Young academics at the start of their careers in humanities subjects usually think that writing lots of comments in the margins of essays is good marking practice. Many continue to believe this for the rest of their lives, although the amount they write tends to diminish.
The practice of detailed marginal annotation looks conscientious and feels that way too; so it is addictive and becomes vital to the academic's self-image as a responsible professional.
Whenever I ask colleagues why they do the marginal squeeze, they tend to say (in one way or another) that it is the core of the teacher-tutor relationship, a person-specific dialogue on the close detail of responding to literary texts and ideas.
After one such exchange, I took out yet again the essays I wrote a lifetime ago as an MA student in American studies and sat down determined, once and for all, to decipher what my most inspiring tutor had written in the margins. After half an hour of frustration, I returned the essays to the filing cabinet as usual.
The task was impossible - the tiny handwriting, which is squeezed into the margins and often bleeds halfway across the page between the lines of my typewritten script, is beyond decipherment. I will never know what my brilliant and conscientious - and now deceased - tutor said to me.
I had another tutor, who I thought less brilliant at the time, and the essays he marked have little more in the margins than indications of missing words or punctuation and the occasional interrogation mark or vertical squiggle alongside paragraphs he thought less than convincingly argued.
Yet he was the one who taught me what I needed to know about how to write. He did so not in monologic so-called dialogue in the margins, but face to face. On one vividly remembered occasion, I had written an essay on Henry Miller, and handing it back he said that I had the basis of a really good article.
I thought it odd, though pleasing, that he said "article" rather than "essay". Then he pointed to the first page and added: "Of course, this isn't really the beginning." Flicking through to a sentence on page five, he said: "That's the beginning."
That sentence, he said, encapsulated the key issue of the essay in a provocative and arresting way, whereas most of the previous five pages, in which I had reviewed the state of play in Miller studies, belonged somewhere out of the way, possibly in a couple of extended footnotes.
For the first time, I realised that it is the writer's job to make the reader interested - no reader owes us a reading - and that even in academic articles and chapters we must always talk primarily to the topic, and only secondarily to other academics.
One conclusion I draw from thinking about the contrasting practice of my two tutors is that we can't expect to teach writing by writing. Most of the time tutors spend annotating the margins of essays would be better invested in a ten-minute chat with each student, making a couple of well-thought-out points about matters such as how to write, how to argue a point and how to achieve a good working balance between exposition and exemplification.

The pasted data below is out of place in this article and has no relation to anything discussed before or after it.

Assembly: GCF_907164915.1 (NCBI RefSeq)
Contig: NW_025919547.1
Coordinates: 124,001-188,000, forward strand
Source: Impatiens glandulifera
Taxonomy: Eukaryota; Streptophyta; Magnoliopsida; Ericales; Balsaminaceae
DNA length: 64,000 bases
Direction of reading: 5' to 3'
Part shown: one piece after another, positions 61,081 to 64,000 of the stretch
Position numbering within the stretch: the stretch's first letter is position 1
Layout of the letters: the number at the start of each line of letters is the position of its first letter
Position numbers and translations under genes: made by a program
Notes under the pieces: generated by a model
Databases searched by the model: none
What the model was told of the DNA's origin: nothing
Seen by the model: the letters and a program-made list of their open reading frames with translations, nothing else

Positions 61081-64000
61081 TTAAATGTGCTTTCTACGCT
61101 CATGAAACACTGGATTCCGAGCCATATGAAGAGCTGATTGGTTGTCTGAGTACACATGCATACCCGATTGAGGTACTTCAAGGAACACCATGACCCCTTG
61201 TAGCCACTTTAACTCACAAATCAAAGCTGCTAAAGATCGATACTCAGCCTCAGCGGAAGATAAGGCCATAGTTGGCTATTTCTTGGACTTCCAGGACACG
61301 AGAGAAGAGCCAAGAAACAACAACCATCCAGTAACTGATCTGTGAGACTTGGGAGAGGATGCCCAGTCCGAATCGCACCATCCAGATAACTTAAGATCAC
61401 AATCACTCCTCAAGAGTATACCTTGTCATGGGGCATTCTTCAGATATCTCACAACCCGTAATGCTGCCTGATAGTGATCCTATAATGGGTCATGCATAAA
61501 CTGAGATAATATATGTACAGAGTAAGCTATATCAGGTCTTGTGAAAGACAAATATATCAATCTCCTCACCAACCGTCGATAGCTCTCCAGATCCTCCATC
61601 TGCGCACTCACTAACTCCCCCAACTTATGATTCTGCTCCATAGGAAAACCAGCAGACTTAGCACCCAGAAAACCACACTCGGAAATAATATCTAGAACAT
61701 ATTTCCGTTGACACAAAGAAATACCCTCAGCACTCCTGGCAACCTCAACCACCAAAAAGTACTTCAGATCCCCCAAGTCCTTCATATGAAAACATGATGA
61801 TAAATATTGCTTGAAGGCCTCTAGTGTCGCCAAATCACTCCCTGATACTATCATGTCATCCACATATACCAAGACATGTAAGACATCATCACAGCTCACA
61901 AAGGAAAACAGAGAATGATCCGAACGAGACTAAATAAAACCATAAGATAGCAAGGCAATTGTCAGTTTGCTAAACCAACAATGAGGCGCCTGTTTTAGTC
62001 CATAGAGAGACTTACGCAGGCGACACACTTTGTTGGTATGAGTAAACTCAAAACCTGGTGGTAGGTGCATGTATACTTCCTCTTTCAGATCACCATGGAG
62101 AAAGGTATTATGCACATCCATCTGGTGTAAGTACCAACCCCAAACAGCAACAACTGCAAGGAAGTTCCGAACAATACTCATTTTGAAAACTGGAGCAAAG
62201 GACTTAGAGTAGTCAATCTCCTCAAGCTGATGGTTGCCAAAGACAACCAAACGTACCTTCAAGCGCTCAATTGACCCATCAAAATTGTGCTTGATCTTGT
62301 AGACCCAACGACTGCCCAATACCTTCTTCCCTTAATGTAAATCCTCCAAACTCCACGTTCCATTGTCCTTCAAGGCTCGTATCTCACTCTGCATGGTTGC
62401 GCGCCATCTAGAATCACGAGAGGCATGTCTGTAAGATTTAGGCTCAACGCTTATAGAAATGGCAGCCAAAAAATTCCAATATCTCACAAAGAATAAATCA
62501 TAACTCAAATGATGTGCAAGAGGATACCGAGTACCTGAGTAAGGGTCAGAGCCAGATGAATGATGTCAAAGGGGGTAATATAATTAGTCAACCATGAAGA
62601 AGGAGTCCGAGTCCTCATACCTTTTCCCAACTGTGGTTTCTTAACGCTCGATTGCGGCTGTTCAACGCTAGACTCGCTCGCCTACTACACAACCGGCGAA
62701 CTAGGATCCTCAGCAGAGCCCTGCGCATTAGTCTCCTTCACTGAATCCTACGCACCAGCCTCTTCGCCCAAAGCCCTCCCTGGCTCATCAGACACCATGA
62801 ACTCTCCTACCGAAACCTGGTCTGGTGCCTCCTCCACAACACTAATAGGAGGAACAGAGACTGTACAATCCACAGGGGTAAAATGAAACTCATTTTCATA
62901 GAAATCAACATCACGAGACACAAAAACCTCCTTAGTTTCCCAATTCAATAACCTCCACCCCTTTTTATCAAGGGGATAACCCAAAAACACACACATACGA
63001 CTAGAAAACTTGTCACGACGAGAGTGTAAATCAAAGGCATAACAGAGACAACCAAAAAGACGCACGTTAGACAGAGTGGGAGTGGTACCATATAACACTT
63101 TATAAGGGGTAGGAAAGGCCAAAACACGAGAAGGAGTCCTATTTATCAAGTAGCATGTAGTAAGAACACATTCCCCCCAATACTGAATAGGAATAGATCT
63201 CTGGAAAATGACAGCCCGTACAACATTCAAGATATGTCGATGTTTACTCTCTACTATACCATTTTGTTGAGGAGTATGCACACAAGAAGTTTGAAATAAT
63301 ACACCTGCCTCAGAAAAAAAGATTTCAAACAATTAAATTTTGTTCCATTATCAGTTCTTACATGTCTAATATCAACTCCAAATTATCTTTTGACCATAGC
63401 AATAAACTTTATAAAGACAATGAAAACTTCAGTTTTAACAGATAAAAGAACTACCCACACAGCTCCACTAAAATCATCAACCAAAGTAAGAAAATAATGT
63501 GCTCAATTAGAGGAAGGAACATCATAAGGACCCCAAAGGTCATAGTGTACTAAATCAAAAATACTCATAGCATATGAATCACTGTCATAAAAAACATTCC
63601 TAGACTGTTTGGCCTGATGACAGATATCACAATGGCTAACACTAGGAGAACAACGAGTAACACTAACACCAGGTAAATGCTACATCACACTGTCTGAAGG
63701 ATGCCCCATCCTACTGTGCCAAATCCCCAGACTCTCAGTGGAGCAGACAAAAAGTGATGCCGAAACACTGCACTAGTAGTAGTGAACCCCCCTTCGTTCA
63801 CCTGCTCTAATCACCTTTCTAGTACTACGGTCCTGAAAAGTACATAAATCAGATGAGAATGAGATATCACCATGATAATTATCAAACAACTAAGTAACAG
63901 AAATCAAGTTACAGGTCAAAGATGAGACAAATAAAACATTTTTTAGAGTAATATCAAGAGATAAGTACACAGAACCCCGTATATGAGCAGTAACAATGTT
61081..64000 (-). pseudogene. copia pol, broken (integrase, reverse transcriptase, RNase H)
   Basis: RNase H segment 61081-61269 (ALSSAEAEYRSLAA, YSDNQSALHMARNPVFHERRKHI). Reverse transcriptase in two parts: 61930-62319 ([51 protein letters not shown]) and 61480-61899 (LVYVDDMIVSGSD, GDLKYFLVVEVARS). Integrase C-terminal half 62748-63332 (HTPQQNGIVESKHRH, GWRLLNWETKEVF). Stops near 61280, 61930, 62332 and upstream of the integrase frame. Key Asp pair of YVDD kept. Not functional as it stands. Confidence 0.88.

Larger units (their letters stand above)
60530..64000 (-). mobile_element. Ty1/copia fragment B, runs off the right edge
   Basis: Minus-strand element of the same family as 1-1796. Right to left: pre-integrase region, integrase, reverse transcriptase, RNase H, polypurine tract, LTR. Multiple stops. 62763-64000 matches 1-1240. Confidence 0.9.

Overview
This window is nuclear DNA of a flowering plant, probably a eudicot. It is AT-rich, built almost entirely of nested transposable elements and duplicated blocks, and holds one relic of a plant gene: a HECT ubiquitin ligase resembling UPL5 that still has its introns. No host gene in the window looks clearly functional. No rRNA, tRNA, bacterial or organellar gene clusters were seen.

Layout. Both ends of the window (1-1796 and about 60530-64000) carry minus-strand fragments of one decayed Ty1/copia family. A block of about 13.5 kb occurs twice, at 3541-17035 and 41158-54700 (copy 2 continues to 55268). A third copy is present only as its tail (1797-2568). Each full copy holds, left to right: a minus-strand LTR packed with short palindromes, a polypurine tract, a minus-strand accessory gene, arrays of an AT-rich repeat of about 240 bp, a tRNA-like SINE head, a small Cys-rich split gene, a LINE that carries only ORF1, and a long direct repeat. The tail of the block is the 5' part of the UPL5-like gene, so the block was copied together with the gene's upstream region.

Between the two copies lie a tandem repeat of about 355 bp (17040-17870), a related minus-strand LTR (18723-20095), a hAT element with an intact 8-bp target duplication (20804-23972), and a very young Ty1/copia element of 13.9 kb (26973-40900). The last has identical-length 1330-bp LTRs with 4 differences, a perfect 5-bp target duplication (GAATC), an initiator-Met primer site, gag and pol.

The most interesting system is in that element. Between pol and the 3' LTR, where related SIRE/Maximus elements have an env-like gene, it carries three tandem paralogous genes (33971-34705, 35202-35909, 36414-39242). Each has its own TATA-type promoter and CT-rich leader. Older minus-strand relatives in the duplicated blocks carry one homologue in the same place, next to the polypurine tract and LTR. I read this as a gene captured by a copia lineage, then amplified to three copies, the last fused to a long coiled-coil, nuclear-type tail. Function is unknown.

So, I have been trying to formulate exactly what I feel is wrong with the notion of marginal annotation.
For a start, margins are not meant to be written in because there isn't enough space for insertion of legible script. Most academics don't write legibly even when they are not trying to squeeze their words into leftover spaces. As both an internal and an external examiner, I usually find even comments written at the end of essays impossible to decipher.
We need to accept that handwriting today has virtually no public function at all - it's fine for jotting down appointments in a diary or making private notes, but that's about it.
Those overvalued marginal annotations are (necessarily) made as the essay is still being read. Nobody today has time to read an essay twice (once for overall effect and once for detail).
So there is a randomness about them: we may write in the margin that such and such a point needs to be taken into account, only to find that the student does precisely that three pages later.
Or we might try to explain a misunderstood concept in some detail in the margin of page two only to find that pages three and four have conceptual misunderstandings that are much more fundamental and really ought to have priority. So we scribble away, and the student script begins to disappear under the weight of annotation.
While we are doing all this writing, we are not reading; so any sense of the pace and flow of the argument is lost. Would it not be better to read the essay through, making brief marginal indications of minor slips, and then write a considered response as a whole on a separate sheet?
As we read through, single-word reminders of specific points we wish to comment on can be jotted on a piece of scrap paper and then incorporated into the overview. Another advantage of the single attached sheet is that it is easy to photocopy it and have a record of everything said in response to the essay.
Finally, the comments inserted in the margin are nearly always "retroactive" or "backward-looking" in the sense that they take up points specific to that essay. But given the way courses and assessment are structured these days, the student will probably never write on that same topic again. So being told now what the main themes of Little Dorrit really are may prove somewhat frustrating.